If Richard Branson and other “space” tourist entrepreneurs get their way we could soon see the start of trips in orbit around the planet Earth, albeit for an astronomical price. We may come to see this as normal but once upon a time, the conquering of space was seen as the pinnacle of human endeavour. Before any of this though was a diminutive, highly intelligent Russian man named Yuri Gagarin and he did it first.
We may well see space tourism on offer here in the UK in the future, but we are lucky to have some of the most diverse landscapes around and we can ‘orbit’ our own land in a variety of ways; on foot, by rail with Welsh Coast Campervans. A campervan holiday needs the perfect stop off locations like those found on https://www.outandaboutlive.co.uk/motorhomes/articles/general/parking-your-motorhome-in-wales. There was, unfortunately, no stop offs for Yuri on his space travels.
At the time of Yuri’s expedition, the world was gripped by the Space Race. This was a competition between the United States America and the Soviet Union (Russia mainly and lots of other East European countries) as they both tried to be the first to conquer space. The Soviets had the best of the first half. Yuri’s flight was in 1961 powered by a Vostok Spacecraft. He completed an orbit commenting on the rivers, cities and countries and their coastline. Naturally, this scared the living daylights out of the Americans who immediately thought that it would mean an invasion. It also meant that the Soviets were well ahead of the USA in the space race.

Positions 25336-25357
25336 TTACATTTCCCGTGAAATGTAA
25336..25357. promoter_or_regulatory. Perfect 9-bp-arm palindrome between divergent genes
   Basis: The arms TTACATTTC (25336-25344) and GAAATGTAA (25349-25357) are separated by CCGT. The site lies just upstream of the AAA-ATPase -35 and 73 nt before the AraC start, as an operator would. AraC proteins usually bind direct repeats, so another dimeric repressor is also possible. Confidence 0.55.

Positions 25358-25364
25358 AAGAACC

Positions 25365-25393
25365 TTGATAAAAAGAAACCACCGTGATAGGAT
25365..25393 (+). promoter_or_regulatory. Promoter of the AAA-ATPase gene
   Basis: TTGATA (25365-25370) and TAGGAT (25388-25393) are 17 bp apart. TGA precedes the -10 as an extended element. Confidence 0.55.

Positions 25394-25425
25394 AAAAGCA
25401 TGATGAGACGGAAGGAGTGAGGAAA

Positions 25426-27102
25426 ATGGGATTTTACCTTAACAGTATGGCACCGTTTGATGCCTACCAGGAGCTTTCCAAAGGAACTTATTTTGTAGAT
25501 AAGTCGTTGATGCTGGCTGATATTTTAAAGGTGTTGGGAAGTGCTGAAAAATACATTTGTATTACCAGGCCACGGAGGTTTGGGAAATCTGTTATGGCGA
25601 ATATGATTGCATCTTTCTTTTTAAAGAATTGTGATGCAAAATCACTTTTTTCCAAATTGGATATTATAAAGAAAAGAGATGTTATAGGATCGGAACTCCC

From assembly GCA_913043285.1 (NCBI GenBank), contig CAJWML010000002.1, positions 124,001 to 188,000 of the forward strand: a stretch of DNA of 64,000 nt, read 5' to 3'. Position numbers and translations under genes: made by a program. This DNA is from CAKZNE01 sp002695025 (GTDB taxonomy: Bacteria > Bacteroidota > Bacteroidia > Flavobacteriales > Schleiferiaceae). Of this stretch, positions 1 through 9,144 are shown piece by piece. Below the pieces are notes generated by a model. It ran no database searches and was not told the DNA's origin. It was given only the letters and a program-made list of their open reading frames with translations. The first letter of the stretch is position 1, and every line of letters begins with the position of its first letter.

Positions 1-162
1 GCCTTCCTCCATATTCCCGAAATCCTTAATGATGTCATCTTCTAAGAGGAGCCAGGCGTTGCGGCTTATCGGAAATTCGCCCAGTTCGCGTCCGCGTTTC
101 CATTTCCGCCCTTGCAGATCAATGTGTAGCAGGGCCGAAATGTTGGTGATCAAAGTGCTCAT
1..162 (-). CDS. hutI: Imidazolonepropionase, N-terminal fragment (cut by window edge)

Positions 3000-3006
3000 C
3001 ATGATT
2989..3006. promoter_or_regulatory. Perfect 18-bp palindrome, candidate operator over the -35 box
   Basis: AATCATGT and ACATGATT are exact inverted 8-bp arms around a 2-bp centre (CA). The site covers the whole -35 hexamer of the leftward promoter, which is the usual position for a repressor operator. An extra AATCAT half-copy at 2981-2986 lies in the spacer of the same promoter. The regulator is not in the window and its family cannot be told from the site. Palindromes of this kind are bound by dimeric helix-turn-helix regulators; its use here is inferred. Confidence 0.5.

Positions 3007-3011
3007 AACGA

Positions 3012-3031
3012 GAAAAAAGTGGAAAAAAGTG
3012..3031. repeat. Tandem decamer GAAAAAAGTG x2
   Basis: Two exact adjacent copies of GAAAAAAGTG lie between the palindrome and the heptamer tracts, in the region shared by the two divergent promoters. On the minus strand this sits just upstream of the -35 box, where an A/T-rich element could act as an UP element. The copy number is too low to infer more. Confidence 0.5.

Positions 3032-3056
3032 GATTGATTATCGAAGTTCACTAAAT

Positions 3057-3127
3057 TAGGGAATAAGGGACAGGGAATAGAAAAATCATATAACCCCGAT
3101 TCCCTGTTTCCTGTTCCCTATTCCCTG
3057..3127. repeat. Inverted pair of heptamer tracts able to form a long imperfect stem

Why did they pick Yuri? There were quite a few reasons. First off, he was only 5 feet 2 inches high. Being small was a big advantage when the primary requirement was being crammed into a tiny cockpit as the most important part was the enormous rocket behind him needed to get him into space in the first place. Yuri was also highly intelligent particularly in maths which was needed for the calculations in space. Above all, though he had an ability to remember and describe his surrounds perfectly and have the quick reactions that may be needed in a crisis. Not bad for a man who at one point was forced to live in a mud hut for over a year by Nazi’s. This was another factor in his favour, he came from very ordinary origins, perfect for the image that the Soviets wanted to put across. His Dad was a labourer on a collective farm and his mum, a milkmaid. He started out working in a steelworks and part-time as a dock worker. He made sure he got a full education even studying tractors at one point. Yuri only started flying as a weekend hobby with the local Soviet Air club. After graduating he was drafted into the Soviet Airforce flying dangerous weather effected missions in the North of Russia. He was picked out to join the space program where he was subjected to lots of physical and mental tests passing with flying colours.
As his orbit came to an end Yuri whistled an old patriotic song “the Motherland knows where her son flies in the sky”. Maybe then a quick burst of Rule Britannia when you go up? As a tribute to the first one Yuri Gagarin.